Sony A7

Good. My favourite combination of the ones listed. The lens balances well thanks to the pronounced grip. Working with the focal length is more pleasant with through the lens viewing. Live view makes it easy to work around instances of flare. The full frame sensor is more forgiving than the high density APS-C sensor of the NEX–7, resulting in good performance across the frame. The deep corners suffer slightly compared to results on the M9 – resolution is about half a stop behind on the A7. The good high ISO performance claws back quite a bit of usability in moderate light and it’s possible to get good results in many situations. Colour is very pleasant and the overall rendering shines through. No visible colour shifts.



Alternatives to consider

It’s in this section the relevance of the Elmar-C really becomes evident. Despite its shortcomings there are few options offering comparable capability at the size and price that the Elmar-C does. While each lens below has some subtle advantages compared to the Elmar-C, either in image quality or in light gathering, they are all heavier and/or more expensive lenses.

All lenses below have conventional perpendicular focusing cams, giving them an at least theoretical advantage in focus accuracy (in practice other aspects affect the accuracy to a higher degree).

I’ve not shot with either lens listed below, so it consists of somewhat educated guesses. For use exclusively on Leica rangefinders I’d probably opt for a 75mm lens, but that’s another discussion entirely.

Leica Tele Elmarit 90/2.8

Leica’s made a number of different 90mm lenses throughout the years. There are choices for pretty much any taste. I won’t cover them all here, but the one lens I most considered before getting the Elmar-C was the second version “thin” Tele Elmarit 90mm. Despite being faster than the Elmar-C it’s actually somewhat lighter. The overall rendering seems similar but with slightly higher resolution as well as the advantages the extra stop brings. The price is higher than the Elmar-C but still reasonable. I came very close to buying this lens twice before getting the Elmar-C. I passed on both copies due to them suffering from the so called Tele Elmarit disease; the cementing of one lens group starts to separate, over time leading to an unusable lens. It seems fairly unusual so I must have been unlucky to encounter two copies with the issue. As long as the lens is unaffected however, it looks like a great option.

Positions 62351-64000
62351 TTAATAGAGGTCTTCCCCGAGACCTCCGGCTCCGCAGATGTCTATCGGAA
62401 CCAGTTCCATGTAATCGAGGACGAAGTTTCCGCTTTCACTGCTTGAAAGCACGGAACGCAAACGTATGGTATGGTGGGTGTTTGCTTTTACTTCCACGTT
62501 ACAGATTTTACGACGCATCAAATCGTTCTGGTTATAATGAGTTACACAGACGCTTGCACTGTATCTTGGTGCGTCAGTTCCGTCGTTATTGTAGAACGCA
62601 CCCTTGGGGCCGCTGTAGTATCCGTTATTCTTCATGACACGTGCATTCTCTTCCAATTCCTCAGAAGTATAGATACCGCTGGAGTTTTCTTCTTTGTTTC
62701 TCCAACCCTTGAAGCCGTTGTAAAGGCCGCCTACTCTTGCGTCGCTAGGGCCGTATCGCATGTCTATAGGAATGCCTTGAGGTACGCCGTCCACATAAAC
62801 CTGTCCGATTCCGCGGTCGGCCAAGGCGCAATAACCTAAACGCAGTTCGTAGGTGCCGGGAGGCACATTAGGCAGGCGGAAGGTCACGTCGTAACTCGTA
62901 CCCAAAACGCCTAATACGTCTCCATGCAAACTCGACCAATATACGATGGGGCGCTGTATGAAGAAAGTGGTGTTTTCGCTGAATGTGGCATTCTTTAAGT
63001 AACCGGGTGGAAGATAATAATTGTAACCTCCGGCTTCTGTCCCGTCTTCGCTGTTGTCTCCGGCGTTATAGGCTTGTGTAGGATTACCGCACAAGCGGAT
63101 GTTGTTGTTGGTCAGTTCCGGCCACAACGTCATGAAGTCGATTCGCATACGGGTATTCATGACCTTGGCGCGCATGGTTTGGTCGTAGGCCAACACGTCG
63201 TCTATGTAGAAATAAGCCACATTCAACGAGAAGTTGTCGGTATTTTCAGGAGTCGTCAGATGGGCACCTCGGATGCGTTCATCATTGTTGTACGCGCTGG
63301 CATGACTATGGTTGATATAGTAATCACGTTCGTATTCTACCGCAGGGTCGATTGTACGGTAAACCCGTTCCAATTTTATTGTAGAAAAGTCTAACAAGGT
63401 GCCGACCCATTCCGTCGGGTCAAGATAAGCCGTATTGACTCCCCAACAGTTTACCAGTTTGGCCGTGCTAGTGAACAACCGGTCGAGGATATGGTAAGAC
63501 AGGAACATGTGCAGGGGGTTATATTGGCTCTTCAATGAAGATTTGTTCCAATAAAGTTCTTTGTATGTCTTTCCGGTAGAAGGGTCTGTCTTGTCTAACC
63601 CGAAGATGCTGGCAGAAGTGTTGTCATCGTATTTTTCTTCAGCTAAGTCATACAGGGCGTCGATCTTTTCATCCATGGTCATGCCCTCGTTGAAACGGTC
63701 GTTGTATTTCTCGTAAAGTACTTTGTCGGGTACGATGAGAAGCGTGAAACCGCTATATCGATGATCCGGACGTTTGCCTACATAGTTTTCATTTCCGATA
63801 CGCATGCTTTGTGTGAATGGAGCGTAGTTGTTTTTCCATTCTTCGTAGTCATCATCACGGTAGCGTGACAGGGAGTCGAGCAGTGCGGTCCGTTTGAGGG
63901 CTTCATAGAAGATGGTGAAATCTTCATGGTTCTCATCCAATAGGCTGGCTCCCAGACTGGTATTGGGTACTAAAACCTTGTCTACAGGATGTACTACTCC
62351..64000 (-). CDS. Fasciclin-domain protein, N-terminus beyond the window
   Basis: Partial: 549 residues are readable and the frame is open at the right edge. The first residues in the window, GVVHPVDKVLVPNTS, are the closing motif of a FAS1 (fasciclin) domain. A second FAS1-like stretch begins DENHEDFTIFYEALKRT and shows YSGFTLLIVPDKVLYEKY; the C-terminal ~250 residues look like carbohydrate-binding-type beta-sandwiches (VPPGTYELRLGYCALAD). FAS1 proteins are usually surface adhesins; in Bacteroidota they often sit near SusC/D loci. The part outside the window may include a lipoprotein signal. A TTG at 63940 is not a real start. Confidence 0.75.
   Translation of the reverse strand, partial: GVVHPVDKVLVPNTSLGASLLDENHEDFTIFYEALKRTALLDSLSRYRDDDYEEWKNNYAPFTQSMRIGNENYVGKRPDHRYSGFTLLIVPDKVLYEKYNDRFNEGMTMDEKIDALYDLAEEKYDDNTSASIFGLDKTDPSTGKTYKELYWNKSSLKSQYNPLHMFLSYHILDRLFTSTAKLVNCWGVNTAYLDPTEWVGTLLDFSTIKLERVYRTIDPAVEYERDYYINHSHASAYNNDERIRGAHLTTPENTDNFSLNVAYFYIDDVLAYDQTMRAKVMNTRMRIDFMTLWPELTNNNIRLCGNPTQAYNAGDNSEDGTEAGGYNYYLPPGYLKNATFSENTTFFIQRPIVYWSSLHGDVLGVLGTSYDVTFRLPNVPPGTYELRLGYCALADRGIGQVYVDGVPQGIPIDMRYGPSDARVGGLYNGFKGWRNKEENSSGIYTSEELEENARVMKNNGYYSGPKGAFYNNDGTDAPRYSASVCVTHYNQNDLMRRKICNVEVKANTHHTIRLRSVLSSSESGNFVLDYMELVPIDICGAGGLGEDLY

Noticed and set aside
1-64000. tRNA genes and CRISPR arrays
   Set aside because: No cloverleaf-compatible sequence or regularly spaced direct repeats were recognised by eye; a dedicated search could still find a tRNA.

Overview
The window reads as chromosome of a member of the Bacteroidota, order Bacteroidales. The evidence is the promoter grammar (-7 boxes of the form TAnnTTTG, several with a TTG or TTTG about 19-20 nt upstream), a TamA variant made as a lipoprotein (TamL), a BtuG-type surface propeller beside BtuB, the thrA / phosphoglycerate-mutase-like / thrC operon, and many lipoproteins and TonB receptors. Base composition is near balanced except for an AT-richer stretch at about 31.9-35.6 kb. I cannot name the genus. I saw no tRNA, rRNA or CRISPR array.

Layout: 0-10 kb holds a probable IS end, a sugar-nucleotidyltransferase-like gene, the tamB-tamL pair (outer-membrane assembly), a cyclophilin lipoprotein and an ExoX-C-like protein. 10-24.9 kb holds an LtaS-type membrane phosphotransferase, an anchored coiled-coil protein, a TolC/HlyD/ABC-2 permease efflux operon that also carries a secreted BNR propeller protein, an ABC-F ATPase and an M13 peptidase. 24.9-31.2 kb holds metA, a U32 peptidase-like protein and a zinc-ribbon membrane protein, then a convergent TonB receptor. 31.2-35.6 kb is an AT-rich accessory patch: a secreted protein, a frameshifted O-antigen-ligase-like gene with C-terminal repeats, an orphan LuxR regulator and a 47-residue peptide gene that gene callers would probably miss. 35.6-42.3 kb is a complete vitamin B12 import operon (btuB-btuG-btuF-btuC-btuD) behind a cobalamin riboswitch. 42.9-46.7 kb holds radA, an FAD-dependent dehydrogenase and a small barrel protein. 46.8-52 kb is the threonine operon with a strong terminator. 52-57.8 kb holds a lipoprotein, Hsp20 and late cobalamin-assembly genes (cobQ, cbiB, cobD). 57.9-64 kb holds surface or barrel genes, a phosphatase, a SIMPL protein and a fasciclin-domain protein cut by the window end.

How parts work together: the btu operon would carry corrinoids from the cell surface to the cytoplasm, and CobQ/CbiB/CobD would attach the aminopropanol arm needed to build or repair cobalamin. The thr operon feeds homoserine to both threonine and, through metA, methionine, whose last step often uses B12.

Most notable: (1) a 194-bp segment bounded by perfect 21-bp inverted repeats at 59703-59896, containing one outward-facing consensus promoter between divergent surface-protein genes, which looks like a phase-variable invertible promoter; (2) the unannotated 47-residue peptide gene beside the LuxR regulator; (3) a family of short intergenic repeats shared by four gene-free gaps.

Voigtländer 90/3.5

This is Voigtländer’s only 90mm lens for rangefinders. It’s an LTM mount lens. From the limited information available online it seems to perform quite similar to the Elmar-C. The price is slightly higher but still very reasonable. Some reports suggest somewhat higher resolution. Probably less prone to flare and higher overall contrast but less appealing colour rendition. The most similar option overall.

Zeiss ZM 85/4

A far more expensive option is the ZM 85/4. The lens is a bit heavier and the slightly shorter focal length means a bit less accurate framing. While not offering many advantages in general use the ZM looks to have higher overall performance probably making it a better choice for e.g. landscape and architectural work.




Bottom line

Despite slight shortcomings in image quality and low light usability the Elmar-C offers a compelling package. The light weight and competent performance that can be had at a bargain price makes it an ideal choice as a long complement to a rangefinder set up.



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All photos in this review were taken by me, using Leica M9, Sony NEX-7 & A7. Exif-data is intact. Open any image in a new window for a closer look.